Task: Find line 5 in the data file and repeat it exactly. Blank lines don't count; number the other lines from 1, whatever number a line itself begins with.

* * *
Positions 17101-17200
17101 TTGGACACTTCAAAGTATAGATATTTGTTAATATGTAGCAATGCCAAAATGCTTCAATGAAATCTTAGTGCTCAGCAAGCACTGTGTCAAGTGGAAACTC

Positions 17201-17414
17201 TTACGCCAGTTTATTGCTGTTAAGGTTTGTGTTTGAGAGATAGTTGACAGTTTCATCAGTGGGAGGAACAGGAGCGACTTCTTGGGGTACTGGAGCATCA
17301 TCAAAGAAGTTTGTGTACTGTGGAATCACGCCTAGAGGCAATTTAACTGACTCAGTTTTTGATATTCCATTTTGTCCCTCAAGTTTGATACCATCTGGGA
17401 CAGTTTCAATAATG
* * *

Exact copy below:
17301 TCAAAGAAGTTTGTGTACTGTGGAATCACGCCTAGAGGCAATTTAACTGACTCAGTTTTTGATATTCCATTTTGTCCCTCAAGTTTGATACCATCTGGGA